To solve a problem, first you have to understand it.
Food is many things. For us, it is a passion; a puzzle; a problem; the building blocks of our very existence; profane yet ineffable; transcendent; and, at its best, even magical.
This is quite a mix of mainly emotional responses, which only speaks to the importance of food to each and every one of us – an importance that can scarcely be overstated.
At the same time, at inewtrition, we are scientists. We are tasked with understanding food, breaking it down to its constituent parts, even down to its molecules and atoms, to the point where it can’t even be considered food any more. In seeking to understand it, we reduce it to something that we can no longer recognise as food. So how do we resolve this paradox?
With humility, for a start.
At inewtrition, we’ve come to think of food science and its plunge into the microscopic and molecular worlds as something akin to diving for pearls. In our case, however, given the incredible reach of technology, finding the pearl is often the easy part. Bringing it back to the surface is where the challenge lies. And it’s easy to drown. The waters are still deep.
At inewtrition, we believe first in wellness, and that food fuels our lives. We also believe that prevention is better than cure, and that nutritious food can bridge these three beliefs.
Nutritional food science, a keystone of what we do, is about understanding the components that make up our food and the roles these components play in the body. The complexities of food and its effects on our health are subject to many factors. Biology, culture, ethnicity, family history, finances, and lifestyle can all influence how food affects us. The cumulative consumption of certain nutritives can, over time, improve or impair our health, and our diet in general affects our wellness.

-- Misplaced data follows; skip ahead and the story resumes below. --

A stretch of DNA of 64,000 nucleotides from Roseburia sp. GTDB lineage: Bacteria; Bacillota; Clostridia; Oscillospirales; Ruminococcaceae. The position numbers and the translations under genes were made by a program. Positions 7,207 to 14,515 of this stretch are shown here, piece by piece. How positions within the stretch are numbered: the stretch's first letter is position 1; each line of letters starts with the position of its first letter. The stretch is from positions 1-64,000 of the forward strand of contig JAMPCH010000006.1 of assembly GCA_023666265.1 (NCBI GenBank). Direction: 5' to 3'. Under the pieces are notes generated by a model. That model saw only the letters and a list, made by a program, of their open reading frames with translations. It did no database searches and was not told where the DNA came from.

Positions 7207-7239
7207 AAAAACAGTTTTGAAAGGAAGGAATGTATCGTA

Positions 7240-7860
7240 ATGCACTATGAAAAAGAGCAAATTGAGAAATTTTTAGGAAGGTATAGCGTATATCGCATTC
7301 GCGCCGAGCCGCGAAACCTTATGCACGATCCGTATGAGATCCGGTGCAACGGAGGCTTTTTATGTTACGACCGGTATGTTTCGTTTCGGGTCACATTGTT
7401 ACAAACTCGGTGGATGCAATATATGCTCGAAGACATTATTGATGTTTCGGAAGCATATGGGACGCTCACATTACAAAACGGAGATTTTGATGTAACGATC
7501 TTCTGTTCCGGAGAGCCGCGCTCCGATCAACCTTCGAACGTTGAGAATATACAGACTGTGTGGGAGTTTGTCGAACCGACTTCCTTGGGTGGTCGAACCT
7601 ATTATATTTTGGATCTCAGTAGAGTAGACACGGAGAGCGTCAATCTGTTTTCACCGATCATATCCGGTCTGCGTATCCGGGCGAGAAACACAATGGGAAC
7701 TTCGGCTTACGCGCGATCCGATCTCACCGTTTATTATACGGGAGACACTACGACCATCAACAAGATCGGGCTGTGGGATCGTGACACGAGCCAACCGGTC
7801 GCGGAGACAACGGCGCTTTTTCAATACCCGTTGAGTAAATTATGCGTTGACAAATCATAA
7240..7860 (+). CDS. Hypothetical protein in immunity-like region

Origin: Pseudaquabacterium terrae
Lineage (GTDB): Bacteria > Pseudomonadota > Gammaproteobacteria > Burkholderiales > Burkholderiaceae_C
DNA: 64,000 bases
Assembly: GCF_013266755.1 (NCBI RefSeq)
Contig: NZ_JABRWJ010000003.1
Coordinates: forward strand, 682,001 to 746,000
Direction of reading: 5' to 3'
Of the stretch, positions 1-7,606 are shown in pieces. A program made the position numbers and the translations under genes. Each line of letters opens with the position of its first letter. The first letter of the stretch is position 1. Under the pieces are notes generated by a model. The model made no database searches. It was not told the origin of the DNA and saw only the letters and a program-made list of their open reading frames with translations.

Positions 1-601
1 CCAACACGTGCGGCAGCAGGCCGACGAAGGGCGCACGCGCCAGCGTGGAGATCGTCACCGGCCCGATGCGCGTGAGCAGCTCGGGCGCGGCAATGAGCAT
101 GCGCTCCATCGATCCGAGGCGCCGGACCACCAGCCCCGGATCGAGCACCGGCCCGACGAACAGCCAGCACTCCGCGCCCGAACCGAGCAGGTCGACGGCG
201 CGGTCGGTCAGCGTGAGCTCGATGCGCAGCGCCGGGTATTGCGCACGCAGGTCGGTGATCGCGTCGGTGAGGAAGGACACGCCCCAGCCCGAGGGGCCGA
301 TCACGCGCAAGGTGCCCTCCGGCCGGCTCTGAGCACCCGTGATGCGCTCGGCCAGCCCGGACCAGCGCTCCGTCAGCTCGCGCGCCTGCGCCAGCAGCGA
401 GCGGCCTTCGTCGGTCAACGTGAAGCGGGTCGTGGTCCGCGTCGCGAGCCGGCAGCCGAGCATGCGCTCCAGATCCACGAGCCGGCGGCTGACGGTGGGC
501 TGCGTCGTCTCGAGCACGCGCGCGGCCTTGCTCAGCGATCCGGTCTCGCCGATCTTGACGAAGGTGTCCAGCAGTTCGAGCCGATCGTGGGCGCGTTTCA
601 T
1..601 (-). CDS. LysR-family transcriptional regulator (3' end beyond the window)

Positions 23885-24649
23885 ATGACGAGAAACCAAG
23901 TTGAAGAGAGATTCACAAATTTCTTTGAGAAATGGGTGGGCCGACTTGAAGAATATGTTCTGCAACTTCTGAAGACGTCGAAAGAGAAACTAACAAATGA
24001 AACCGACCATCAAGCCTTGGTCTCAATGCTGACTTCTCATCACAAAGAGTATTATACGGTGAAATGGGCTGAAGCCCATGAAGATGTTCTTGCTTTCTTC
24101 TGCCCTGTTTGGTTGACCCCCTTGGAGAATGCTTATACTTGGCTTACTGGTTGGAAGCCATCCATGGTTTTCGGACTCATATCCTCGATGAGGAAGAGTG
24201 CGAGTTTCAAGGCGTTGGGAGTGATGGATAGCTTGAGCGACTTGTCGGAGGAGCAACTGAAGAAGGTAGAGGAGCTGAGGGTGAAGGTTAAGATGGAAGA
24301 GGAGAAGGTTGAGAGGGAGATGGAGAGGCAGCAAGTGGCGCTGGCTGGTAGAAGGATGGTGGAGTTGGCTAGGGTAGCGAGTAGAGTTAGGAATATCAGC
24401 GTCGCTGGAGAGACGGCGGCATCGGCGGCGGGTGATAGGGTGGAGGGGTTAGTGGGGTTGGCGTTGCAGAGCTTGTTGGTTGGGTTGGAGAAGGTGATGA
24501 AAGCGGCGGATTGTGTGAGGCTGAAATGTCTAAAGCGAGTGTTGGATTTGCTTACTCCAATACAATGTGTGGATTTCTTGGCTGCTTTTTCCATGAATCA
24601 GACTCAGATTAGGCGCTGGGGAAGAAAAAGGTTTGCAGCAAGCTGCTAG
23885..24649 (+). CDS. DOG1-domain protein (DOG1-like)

But food is more than just nutrition.
Food also plays an irreplaceable role in celebrations, in simple enjoyment, and in social activities and cohesions. Food can be and is a significant component of group and even national identities. These are profound qualities, which must always be treated with the greatest respect.
In developing new food products, we are always balancing the scientific and nutritive qualities of those products against the emotional, experiential, and social expectations that people have. We deal in molecular precision and general taste (both literally and figuratively). The ranges of data involved in such undertakings can be vast, and this is why analysis and methodology are so important.
Nutrition is a relatively young science – but it is a science. It should therefore always be based on scientific evidence, to the limit of available research. Nutritional food science can also play a complementary role in health advice, but is not a replacement for proper medical care.
Food is more than just science, ingredients, recipes, and products. It is a sector of entire industries that form an integral part of our societies, economies, and environments. It demands transport systems. It requires producers, processors, and retailers, all of whom make valuable contributions at every link along the chain. It needs educated consumers, who can provide the feedback that helps direct new product development.
We can all work together to create safe food supplies that are healthier and more nutritious, more available, more sustainable, and more affordable. There is so much that can be improved, and so much that needs to be improved, given the challenges we now face as a species.
Solutions begin with understanding. And that’s where we can help.